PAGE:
Why did Fitch Ratings revise Malaysia’s outlook to negative (though it reaffirmed long-term foreign and local currency issuer default ratings at ‘A-‘ and ‘A’, respectively)?
This is happening at a time when some of us are being distracted and diverted by racial and religious issues against a backdrop of what are expected to be closely contested Umno elections.
It almost seems like there is an attempt to split the 51 per cent of the population who voted for change using tried and tested divisive issues of the Old Politics. Don’t fall for these attempts.
The revised outlook for the country has also led to a change in the outlook to negative for Maybank, Export Import Bank, Petronas and Telekom Malaysia – due to their exposure to the government’s financial health.
Anyway, I have tried to summarise the factors leading to the negative outlook for Malaysia from the Fitch Ratings’ statement:
Weaker fiscal outlook and prospects for budgetary reform since GE13
– Federal government debt rose to 53.3 per cent of GDP by the end of 2012.
– General government debt increased to 4.7 per cent of GDP in 2012 due to a 19 per cent rise in public wages ahead of GE13. Thus difficult to achieve 3.0-3.5 per cent fiscal deficit by 2015.
– Malaysia’s fiscal (GG) revenue base is low at 24.7 per cent of GDP. One third of the revenue is from petroleum.
Contingent liabilities are rising
– Federal government-guarantees have risen to 15.2 per cent of GDP by end-2012, up from 9 per cent by end-2008.
– The non-financial public sector deficit soared to 10.2 per cent of GDP in 2012 from 3.5 per cent in 2011.
– Uncertainty over off-budget sheet liabilities.
Credit fundamentals weak
– “Its average income level of USD10,400 in 2012 was much lower than the ‘A’ median of USD18,600.
– “Overall level of development and standards of governance are weak.”
– Private sector debt reached 118% of GDP at end-2012, above the ‘A’ median 94%, and this could rise further by 2015.
On the positive side for the government:
– Federal government debt is mostly in local currency and has smooth maturity profile.
– Deep domestic capital markets
– The EPF channels savings to government. The EPF holds 28.8 per cent of Malaysian government securitis (March 2013).
– Strength in external finance (foreign asset and net forex creditor positions) provides cushion against growing exposure to non-resident investors.
Among other risk factors noted:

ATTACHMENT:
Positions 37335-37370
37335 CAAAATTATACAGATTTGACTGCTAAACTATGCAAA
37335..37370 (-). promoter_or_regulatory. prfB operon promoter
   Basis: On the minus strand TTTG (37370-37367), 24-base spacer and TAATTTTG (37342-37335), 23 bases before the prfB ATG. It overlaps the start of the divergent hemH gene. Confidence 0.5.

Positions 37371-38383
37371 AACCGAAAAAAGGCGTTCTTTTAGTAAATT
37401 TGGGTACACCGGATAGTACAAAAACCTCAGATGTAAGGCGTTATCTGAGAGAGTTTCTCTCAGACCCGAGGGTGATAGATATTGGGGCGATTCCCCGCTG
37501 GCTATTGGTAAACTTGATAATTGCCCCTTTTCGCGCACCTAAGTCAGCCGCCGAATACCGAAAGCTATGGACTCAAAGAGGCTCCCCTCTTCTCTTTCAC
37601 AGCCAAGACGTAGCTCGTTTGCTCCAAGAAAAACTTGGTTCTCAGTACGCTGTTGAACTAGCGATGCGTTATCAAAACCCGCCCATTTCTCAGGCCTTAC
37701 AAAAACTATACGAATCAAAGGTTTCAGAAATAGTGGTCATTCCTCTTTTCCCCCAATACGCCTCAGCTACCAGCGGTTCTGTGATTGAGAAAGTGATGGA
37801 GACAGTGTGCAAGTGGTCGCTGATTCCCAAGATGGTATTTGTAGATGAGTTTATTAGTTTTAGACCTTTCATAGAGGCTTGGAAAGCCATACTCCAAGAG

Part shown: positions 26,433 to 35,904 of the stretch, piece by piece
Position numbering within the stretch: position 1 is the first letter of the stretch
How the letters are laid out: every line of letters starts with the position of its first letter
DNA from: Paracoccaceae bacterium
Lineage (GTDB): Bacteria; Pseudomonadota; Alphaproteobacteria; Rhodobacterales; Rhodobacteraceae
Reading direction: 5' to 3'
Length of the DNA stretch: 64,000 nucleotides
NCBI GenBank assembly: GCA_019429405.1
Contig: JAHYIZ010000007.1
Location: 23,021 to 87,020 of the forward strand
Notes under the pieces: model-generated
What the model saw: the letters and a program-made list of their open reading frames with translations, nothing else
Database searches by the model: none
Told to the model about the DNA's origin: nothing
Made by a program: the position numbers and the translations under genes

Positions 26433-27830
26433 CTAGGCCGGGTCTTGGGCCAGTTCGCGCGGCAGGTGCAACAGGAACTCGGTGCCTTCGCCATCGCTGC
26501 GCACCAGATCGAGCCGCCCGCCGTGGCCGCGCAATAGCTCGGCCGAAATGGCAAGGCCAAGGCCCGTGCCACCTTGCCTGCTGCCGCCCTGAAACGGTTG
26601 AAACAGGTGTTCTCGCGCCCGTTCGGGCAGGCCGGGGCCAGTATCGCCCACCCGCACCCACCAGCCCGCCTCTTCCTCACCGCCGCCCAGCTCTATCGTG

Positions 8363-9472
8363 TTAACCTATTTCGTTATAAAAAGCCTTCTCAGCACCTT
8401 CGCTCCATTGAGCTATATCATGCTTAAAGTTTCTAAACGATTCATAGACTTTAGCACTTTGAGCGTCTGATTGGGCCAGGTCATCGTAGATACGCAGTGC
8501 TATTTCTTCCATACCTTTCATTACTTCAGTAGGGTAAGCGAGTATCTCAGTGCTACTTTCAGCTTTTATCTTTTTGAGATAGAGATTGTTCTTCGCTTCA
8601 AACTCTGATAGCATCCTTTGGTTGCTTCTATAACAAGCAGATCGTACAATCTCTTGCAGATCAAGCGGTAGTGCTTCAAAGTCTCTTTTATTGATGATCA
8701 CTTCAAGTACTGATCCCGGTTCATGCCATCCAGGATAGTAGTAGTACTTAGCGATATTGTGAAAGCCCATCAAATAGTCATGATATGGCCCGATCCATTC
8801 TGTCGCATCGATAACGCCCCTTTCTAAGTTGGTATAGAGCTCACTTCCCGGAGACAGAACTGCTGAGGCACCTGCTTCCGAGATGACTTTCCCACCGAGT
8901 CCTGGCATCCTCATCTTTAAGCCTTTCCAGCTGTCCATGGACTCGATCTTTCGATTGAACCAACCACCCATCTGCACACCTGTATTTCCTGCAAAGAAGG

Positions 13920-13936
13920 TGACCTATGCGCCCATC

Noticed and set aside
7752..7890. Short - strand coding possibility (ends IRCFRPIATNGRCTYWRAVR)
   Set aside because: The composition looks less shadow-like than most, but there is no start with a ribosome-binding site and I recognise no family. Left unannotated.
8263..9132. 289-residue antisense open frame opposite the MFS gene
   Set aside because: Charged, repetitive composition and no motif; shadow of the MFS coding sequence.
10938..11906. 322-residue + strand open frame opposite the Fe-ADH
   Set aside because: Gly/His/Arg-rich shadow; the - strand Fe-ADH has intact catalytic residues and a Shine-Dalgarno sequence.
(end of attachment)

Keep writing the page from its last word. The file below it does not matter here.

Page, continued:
– ‘Further erosion of the current account surplus, particularly a “twin deficit” situation where failure to consolidate the budget is associated with the emergence of a sustained current account deficit.
– “A shock to interest rates or to employment sufficient to impair household debt servicing ability and put pressure on the banking system.”
This is the full Fitch Ratings press release:
Fitch Revises Malaysia’s Outlook to Negative; Affirms IDRs at ‘A-‘/’A’ Ratings Endorsement Policy
30 Jul 2013 4:58 AM (EDT) Fitch Ratings-Hong Kong-30 July 2013: Fitch Ratings has revised Malaysia’s Outlook to Negative from Stable. Its Long-Term Foreign and Local Currency Issuer Default Ratings (IDRs) have been affirmed at ‘A-‘ and ‘A’, respectively. The Short-Term Foreign Currency IDR has been affirmed at ‘F2’ and the Country Ceiling at ‘A’.
KEY RATING DRIVERS
The revision of the Outlook to Negative reflects Fitch’s assessment that prospects for budgetary reform and fiscal consolidation to address weaknesses in the public finances have worsened since the government’s weak showing in the May 2013 general elections.
Malaysia’s public finances are its key rating weakness. Federal government (FG) debt rose to 53.3% of GDP at end-2012, up from 51.6% at end-2011 and 39.8% at end-2008. The general government (GG) budget deficit (Fitch basis) widened to 4.7% of GDP in 2012 from 3.8% in 2011, led by a 19% rise in spending on public wages in a pre-election year. Fitch believes it will be difficult for the government to achieve its interim 3% FG deficit target for 2015 without additional consolidation measures. Fitch sees risks even to the achievement of the agency’s 3.5% deficit projection, as this already factors in 1pp of GDP of spending cuts. This leaves Malaysia’s public finances more exposed to any future negative shock.
Contingent liabilities are rising. FG-guaranteed debt rose to 15.2% of GDP by end-2012 from 9% at end-2008 as state-owned enterprises (SoEs) participated in a government-led investment programme. The non-financial public sector deficit soared to 10.2% of GDP in 2012 from 3.5% in 2011. Data on consolidated indebtedness of SoEs are unavailable, which hinders analysis of the sovereign’s contingent liabilities.